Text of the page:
Biographical Database of NAWSA Suffragists 1890-1920

Biography of Florence Hopper Rees, 1876-1964

By Thomas Dublin, Distinguished Professor Emeritus, Binghamton University

Florence Hopper was born in Pennsylvania in 1876, the second of four children of Isaac and Elizabeth Hopper In 1880 the family lived in Titusville in western Pennsylvania and her father was employed as a jeweler. The family moved to California and the 1900 census found them residing in Los Angeles. She completed college and then, in June 1907, Florence married Kelley Rees, a Classics instructor at Yale. In 1910 they were living in New Haven, but a new job beckoned and the young family moved to Portland in 1912, where Kelley Rees taught Classics at Reed College.

Florence bore two children and became active in women's reform circles in the city. She joined the Civic Progress Circle at the college and gave a talk about the "Oregon System" in March 1913. This was the system, pioneered in Oregon and then adopted by over half the states, of choosing a state's United States senators by a primary election then confirmed by the state legislature. It was a Progressive reform that was superseded with the passage of the 17th Amendment providing for the direct election of senators. At Reed College, Florence served on a committee that produced a play to raise funds "Towards furnishing the women's building soon to be added to the college group." Florence also served on the educational committee of the YWCA in Portland and helped the Red Cross raise funds for Armenian relief.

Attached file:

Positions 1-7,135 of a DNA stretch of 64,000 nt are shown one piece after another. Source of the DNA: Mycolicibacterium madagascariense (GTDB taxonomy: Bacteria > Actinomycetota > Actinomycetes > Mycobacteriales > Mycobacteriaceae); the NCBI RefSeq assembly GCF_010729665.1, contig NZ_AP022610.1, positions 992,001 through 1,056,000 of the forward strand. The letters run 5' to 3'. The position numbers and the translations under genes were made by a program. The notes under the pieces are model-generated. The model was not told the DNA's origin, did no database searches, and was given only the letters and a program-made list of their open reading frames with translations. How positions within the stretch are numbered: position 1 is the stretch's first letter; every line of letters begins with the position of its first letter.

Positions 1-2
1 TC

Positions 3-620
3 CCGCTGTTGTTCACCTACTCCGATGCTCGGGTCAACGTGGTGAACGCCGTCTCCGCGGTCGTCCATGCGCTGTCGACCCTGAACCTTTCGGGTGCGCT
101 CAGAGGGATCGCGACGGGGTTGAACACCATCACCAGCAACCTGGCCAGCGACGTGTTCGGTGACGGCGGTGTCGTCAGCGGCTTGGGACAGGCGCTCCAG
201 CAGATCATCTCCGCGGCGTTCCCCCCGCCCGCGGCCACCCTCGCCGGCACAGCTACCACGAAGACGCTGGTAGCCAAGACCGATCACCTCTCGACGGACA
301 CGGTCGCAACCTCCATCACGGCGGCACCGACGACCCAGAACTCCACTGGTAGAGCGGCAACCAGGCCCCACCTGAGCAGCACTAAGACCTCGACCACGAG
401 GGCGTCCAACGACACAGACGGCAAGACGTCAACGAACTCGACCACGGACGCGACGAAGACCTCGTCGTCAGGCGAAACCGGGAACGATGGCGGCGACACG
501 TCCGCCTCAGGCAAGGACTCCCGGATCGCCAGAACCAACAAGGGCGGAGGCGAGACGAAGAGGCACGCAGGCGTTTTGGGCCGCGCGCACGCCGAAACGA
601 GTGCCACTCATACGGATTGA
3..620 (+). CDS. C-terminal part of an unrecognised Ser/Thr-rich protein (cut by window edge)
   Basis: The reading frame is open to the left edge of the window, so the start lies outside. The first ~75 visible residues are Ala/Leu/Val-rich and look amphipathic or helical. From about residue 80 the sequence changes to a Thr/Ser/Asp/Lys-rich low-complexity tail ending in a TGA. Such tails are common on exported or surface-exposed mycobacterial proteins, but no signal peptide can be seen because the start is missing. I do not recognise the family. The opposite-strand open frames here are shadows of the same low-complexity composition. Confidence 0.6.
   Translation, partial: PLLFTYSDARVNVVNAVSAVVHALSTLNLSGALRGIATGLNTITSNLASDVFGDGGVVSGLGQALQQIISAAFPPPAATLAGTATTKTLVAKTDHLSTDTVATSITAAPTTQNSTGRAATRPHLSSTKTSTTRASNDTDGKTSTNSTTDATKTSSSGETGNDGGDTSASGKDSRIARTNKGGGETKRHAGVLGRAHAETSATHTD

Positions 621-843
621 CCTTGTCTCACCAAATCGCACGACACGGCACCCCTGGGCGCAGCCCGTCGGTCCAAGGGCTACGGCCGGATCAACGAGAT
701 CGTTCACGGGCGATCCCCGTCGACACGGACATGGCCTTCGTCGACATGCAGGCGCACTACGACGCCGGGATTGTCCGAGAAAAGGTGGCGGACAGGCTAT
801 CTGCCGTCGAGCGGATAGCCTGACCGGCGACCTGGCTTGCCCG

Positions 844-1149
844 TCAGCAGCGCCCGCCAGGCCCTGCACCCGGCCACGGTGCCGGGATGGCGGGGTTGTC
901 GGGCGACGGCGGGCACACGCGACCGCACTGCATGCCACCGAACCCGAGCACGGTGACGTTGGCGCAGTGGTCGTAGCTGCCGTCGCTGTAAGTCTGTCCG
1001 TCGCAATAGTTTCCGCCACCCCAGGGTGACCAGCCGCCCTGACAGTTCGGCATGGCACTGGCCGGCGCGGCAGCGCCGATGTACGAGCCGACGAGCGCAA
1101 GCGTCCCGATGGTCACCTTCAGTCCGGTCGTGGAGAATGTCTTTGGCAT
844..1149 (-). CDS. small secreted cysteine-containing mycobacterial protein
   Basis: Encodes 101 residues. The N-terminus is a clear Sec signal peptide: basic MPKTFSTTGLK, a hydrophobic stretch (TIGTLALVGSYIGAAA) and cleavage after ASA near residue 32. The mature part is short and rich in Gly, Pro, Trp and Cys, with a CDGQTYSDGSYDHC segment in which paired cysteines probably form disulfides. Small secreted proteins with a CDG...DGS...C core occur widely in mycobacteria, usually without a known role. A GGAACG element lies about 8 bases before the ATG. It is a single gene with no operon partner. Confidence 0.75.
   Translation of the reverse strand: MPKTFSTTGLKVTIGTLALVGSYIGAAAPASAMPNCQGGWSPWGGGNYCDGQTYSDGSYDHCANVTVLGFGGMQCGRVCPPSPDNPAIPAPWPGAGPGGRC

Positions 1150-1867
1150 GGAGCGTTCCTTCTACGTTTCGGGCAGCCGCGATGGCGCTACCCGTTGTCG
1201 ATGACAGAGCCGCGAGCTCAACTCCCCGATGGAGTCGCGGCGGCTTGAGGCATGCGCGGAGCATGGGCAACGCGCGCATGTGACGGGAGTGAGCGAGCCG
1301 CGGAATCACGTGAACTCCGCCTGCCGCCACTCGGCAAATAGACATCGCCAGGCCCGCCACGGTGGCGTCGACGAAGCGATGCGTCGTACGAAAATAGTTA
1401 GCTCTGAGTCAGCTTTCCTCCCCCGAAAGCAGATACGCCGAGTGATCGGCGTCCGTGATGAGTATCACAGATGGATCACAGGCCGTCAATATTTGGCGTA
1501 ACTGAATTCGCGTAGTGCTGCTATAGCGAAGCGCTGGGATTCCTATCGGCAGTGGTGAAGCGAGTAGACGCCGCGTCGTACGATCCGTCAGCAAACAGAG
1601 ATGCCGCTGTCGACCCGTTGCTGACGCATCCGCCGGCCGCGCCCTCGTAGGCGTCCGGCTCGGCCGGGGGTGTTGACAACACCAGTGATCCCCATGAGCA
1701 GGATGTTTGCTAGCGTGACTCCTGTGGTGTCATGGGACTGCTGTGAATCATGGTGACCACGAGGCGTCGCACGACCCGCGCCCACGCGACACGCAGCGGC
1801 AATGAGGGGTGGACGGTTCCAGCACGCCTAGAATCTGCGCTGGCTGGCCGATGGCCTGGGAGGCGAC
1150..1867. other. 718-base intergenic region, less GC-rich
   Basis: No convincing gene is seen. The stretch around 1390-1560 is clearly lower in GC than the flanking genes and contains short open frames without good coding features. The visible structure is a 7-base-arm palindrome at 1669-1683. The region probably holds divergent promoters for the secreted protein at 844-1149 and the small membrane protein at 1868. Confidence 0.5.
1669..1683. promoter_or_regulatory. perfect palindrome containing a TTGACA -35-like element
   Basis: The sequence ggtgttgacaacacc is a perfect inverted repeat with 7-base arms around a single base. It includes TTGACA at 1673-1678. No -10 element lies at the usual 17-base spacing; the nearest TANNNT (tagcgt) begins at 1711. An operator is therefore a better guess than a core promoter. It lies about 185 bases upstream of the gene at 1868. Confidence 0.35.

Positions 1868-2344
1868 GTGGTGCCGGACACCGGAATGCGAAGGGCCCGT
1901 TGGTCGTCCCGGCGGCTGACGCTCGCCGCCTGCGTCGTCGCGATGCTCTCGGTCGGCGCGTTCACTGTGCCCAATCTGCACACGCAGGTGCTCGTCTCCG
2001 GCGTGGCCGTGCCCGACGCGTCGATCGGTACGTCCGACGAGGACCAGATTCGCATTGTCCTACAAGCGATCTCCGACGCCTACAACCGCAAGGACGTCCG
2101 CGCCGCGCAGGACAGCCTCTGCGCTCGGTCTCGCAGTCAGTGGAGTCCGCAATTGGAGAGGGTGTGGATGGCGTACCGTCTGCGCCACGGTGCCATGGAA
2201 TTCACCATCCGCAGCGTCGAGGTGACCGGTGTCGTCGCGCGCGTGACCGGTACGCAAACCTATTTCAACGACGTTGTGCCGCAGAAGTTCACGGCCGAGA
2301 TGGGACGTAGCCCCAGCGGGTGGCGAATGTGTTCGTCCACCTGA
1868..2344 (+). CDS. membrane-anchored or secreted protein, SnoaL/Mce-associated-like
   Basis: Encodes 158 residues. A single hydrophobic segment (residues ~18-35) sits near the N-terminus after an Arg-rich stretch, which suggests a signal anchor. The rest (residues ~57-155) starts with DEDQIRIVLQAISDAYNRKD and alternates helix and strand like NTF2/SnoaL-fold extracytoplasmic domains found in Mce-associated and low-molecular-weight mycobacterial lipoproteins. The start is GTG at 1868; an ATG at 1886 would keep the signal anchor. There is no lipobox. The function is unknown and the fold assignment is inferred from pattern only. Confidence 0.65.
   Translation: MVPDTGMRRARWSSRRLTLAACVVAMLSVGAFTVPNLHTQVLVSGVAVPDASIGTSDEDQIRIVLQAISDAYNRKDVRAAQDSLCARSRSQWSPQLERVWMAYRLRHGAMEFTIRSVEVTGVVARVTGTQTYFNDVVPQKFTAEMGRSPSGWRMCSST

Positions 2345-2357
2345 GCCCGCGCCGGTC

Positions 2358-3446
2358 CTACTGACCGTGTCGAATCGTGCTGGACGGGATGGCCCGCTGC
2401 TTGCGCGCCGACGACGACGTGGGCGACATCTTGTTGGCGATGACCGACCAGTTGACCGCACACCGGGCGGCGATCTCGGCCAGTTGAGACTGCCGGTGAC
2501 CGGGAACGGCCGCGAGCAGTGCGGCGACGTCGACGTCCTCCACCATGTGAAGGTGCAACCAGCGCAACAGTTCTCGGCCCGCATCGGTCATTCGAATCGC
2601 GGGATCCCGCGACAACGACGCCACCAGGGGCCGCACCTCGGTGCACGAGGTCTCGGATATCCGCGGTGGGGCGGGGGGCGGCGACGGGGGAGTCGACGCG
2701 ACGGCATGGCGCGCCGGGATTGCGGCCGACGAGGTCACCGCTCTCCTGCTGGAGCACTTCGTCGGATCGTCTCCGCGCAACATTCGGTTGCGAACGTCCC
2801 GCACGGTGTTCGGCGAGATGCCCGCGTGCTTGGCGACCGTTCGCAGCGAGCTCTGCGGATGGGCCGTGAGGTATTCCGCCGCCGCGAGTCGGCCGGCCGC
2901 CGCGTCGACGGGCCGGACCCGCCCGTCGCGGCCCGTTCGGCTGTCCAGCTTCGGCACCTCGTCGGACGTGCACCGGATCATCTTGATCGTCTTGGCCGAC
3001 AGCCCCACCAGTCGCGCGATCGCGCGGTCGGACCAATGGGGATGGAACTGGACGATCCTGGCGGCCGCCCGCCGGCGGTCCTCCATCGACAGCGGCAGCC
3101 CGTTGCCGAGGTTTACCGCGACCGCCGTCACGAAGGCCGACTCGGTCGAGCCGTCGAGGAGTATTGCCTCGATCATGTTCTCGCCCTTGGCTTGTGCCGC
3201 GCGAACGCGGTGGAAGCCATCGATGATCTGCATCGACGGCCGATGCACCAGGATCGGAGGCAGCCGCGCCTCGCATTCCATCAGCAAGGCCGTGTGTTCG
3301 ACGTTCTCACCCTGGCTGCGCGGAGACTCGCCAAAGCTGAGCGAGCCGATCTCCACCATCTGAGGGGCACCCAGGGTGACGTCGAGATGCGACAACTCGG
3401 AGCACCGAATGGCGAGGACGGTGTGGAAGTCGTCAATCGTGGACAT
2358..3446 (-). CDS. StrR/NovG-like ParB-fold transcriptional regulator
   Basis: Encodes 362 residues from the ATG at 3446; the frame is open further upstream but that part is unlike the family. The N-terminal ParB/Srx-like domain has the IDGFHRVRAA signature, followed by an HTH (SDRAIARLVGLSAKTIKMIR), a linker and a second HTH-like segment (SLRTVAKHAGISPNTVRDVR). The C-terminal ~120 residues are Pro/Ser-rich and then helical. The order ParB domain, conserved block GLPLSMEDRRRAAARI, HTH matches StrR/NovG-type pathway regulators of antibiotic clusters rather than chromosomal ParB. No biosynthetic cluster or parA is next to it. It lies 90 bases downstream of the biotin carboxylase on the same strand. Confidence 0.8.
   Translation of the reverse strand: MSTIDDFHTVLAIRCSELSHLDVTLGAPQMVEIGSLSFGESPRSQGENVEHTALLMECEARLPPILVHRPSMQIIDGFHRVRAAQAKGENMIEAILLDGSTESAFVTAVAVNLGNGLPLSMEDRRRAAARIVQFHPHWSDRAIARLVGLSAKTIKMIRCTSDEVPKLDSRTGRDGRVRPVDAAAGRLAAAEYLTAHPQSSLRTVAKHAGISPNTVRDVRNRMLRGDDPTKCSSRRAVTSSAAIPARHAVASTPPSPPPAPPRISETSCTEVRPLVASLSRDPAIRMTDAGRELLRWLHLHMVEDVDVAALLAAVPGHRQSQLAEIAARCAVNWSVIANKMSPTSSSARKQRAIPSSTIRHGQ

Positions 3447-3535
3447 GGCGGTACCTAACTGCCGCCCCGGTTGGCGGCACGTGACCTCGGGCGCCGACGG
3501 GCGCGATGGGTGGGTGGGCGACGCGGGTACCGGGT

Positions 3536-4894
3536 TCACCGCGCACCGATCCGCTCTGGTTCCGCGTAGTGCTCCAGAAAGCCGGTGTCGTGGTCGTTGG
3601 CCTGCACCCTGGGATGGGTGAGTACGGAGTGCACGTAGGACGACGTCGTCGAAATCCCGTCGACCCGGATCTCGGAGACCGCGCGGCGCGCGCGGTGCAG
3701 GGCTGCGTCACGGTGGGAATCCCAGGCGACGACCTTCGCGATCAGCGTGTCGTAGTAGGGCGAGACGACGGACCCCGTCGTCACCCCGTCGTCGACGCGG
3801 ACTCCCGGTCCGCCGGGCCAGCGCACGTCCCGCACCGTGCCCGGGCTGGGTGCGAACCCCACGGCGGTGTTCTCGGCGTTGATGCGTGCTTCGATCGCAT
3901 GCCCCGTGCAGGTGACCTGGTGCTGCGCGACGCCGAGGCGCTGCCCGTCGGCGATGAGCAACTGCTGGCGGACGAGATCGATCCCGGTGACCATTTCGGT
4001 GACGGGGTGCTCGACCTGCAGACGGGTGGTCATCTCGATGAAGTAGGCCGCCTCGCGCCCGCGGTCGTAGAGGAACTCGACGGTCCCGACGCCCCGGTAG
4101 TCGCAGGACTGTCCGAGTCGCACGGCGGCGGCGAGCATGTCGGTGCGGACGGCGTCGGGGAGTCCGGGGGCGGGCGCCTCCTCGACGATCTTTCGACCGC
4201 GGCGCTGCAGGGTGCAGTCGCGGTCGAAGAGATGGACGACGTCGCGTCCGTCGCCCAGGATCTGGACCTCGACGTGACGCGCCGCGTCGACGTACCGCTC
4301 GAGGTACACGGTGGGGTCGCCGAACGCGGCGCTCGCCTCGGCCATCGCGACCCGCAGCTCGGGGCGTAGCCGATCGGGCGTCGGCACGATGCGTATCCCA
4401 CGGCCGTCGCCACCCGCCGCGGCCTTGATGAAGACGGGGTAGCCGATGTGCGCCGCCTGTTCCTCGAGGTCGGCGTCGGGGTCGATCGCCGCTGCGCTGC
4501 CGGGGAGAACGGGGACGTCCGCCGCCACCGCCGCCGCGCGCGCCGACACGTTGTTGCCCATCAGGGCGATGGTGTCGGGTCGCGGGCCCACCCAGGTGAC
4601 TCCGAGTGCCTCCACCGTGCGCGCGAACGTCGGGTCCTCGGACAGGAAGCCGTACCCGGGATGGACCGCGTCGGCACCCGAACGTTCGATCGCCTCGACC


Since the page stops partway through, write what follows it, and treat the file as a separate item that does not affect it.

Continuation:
Oregon suffragists founded the State Equal Suffrage Alliance in March 1915. The Alliance provided assistance to the national suffrage movement in states where women did not yet have the vote. Florence Rees joined the alliance and for a period served as president. Her last documented activity with the alliance entailed planning a luncheon held on May 27, 1919 to commemorate the centennial of the birth of noted suffragist, Julia Ward Howe. She presided over the luncheon and "gave a short tribute to the memory of Mrs. Howe."

Rees's reform activity in Portland came to an end in June 1919 when Florence drove east with her two children to rejoin her husband, who had taken a leave of absence from the college. In Philadelphia Kelley Rees launched a second career becoming a cotton mill manager. By 1930 his occupation was listed as a cotton mill broker. By 1940 Kelley and Florence Rees, now in their 60s, lived in the toney Philadelphia suburb of Lower Merion. Kelley continued to work part-time as a cotton broker earning an income said to $5000+ in the census that year. Kelley Rees passed away in 1954 and Florence followed in 1964.


Federal manuscript censuses: Pennsylvania, 1880; Los Angeles, 1900; New Haven, 1910; Philadelphia, 1920, 1930; Lower Merion, 1940. Accessed online via

Ancestry Library Edition. Marriage record, Florence Hopper & Kelley; death records for both.

Ida Husted Harper, et al., eds., History of Woman Suffrage, vol. 6 (1922) [LINK].

Oregon Daily Journal, 23 March 1913, p. 46; 16 May 1915; 9 Nov. 1916, p. 3; 14 July 1918, p. 37; 25 May 1919, p. 38; 17 June 1919.

The Morning Oregonian (Portland, OR), 28 May 1919, p. 12.

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